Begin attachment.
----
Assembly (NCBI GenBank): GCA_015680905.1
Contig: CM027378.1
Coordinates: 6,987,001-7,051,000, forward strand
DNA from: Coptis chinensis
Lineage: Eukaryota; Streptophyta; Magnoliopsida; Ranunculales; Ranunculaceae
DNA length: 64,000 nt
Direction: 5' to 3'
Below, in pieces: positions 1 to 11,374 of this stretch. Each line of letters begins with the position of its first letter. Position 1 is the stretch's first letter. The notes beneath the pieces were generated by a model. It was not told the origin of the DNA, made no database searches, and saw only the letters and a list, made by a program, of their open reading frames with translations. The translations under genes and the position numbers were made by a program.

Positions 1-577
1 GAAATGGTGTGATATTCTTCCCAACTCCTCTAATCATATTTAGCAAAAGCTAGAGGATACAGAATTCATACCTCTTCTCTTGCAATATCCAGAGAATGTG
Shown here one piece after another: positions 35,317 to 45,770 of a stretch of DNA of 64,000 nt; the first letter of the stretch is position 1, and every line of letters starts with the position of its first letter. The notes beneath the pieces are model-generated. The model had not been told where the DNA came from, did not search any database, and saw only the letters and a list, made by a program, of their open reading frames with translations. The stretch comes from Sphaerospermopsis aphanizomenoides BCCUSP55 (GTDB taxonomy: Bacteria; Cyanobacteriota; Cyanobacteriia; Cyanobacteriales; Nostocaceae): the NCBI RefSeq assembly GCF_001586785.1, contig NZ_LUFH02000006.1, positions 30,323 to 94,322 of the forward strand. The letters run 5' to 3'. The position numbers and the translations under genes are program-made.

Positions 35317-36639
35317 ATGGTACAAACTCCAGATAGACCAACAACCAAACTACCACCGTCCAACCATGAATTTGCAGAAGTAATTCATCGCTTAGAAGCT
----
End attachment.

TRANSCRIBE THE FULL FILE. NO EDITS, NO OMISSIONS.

Assembly (NCBI GenBank): GCA_015680905.1
Contig: CM027378.1
Coordinates: 6,987,001-7,051,000, forward strand
DNA from: Coptis chinensis
Lineage: Eukaryota; Streptophyta; Magnoliopsida; Ranunculales; Ranunculaceae
DNA length: 64,000 nt
Direction: 5' to 3'
Below, in pieces: positions 1 to 11,374 of this stretch. Each line of letters begins with the position of its first letter. Position 1 is the stretch's first letter. The notes beneath the pieces were generated by a model. It was not told the origin of the DNA, made no database searches, and saw only the letters and a list, made by a program, of their open reading frames with translations. The translations under genes and the position numbers were made by a program.

Positions 1-577
1 GAAATGGTGTGATATTCTTCCCAACTCCTCTAATCATATTTAGCAAAAGCTAGAGGATACAGAATTCATACCTCTTCTCTTGCAATATCCAGAGAATGTG
Shown here one piece after another: positions 35,317 to 45,770 of a stretch of DNA of 64,000 nt; the first letter of the stretch is position 1, and every line of letters starts with the position of its first letter. The notes beneath the pieces are model-generated. The model had not been told where the DNA came from, did not search any database, and saw only the letters and a list, made by a program, of their open reading frames with translations. The stretch comes from Sphaerospermopsis aphanizomenoides BCCUSP55 (GTDB taxonomy: Bacteria; Cyanobacteriota; Cyanobacteriia; Cyanobacteriales; Nostocaceae): the NCBI RefSeq assembly GCF_001586785.1, contig NZ_LUFH02000006.1, positions 30,323 to 94,322 of the forward strand. The letters run 5' to 3'. The position numbers and the translations under genes are program-made.

Positions 35317-36639
35317 ATGGTACAAACTCCAGATAGACCAACAACCAAACTACCACCGTCCAACCATGAATTTGCAGAAGTAATTCATCGCTTAGAAGCT